Wednesday, February 6, 2013

Bravo's Victory Tour

What impeccable timing--I get to add my post about Ben Fountain's novel Billy Lynn's Long Halftime Walk right after Beyonce's double billing at the Inauguration and the Super Bowl half-time pre-blackout extravaganza.

This novel, nominated recently for the National Book Award, follows a 19-year-old Texas soldier--in the army to avoid jail--and his fellow members of Bravo Company, who successfully faced and defeated insurgents in Iraq.  Because the experience was captured by imbedded Fox cameramen, Americans back home learned of the victory.  The men are brought home for a "Victory Tour," crisscrossing the country before finishing the tour at a Dallas Cowboys game--before being shipped back to Iraq to finish their tours of duty.

While Billy is certainly the protagonist of the story, Fountain fleshes out all the members of Bravo, a believable cross section of young Americans.  Throughout the Bravos' tour, they are accompanied by a Hollywood producer negotiating the movie rights by cell phone, promising the soldiers hefty royalties. (Hillary Swank, by the way, is interested in playing the lead--a composite of Billy and his superior officer). While the narratives follows Billy for a short visit home with his mother, his father, now wheelchair-bound and unable to speak because of a stroke, his two sisters and nephew, the majority of the story is set in the Cowboys stadium, as the men receive VIP treatment in owner Norm Ogilsbie's private lounge, meet the iconic Dallas Cowboy cheerleaders, and even appear in the half-time show with Beyonce and Destiny's Child.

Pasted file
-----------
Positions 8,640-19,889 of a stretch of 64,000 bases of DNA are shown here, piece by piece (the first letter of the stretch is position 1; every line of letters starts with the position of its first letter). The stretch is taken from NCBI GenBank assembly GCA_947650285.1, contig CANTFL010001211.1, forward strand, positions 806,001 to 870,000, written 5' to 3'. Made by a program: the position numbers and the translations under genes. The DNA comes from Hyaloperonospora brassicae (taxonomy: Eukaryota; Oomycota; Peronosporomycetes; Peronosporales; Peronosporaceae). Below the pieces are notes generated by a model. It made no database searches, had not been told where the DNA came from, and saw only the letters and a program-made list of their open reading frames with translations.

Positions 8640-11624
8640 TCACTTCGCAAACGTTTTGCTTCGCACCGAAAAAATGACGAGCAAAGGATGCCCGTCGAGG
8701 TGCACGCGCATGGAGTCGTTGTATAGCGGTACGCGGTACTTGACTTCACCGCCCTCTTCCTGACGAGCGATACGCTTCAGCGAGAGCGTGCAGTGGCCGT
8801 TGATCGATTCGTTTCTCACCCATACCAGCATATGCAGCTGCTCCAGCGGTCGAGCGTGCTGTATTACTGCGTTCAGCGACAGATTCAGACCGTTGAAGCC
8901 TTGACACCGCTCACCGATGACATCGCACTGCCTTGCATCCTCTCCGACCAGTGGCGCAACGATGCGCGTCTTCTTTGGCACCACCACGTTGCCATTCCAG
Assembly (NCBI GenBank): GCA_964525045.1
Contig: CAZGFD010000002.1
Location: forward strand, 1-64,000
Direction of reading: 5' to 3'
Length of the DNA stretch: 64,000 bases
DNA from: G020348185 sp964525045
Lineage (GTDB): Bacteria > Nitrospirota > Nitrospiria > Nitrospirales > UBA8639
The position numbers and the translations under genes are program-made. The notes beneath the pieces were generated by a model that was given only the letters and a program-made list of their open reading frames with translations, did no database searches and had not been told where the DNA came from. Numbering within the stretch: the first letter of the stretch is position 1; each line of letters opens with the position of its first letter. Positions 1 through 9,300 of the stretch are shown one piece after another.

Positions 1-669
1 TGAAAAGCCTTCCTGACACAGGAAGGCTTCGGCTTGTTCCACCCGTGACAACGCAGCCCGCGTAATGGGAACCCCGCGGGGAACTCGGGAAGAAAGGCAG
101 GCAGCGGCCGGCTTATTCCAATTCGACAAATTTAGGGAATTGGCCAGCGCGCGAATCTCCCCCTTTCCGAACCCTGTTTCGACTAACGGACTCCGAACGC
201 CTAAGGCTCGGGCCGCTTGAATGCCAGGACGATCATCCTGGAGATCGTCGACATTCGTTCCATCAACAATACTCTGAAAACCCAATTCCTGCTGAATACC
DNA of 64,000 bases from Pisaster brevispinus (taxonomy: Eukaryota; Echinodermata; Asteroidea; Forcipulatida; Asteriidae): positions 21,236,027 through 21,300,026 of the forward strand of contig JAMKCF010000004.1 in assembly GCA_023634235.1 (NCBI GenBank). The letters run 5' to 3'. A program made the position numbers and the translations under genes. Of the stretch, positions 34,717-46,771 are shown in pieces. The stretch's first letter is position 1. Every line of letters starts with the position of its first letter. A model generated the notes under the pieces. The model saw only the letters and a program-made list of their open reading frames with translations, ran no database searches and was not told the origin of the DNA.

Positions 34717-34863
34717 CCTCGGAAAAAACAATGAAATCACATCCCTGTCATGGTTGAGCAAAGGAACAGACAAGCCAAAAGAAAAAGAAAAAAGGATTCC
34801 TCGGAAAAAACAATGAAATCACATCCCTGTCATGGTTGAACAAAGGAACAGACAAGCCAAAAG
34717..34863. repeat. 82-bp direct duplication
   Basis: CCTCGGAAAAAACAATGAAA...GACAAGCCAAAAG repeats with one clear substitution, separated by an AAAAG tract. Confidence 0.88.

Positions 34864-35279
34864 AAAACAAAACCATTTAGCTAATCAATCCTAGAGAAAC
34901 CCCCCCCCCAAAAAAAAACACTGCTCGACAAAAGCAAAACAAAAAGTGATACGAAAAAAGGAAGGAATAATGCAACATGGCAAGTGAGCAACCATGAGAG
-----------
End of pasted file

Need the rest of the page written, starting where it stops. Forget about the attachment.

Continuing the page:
The story is sometimes painful and poignant, sometimes laugh-out-loud funny as it focuses a jaundiced eye on the stateside political scene, and especially the views of the war--from naively gungho to outright protest. Fountain fairly shows the complicated, contradictory facts--maybe even truths--about war, particularly this  way.  Most amusing, though, is the inside view of the politics of NFL football. 

More than any book I've read in awhile, this one played out in my head like a movie, all the way up to the final, funny, sad, emotional farewell, as the Bravos prepare to depart in their limos, heading back to the battle zone.  By that time, I'm sure, Beyonce had left the building.

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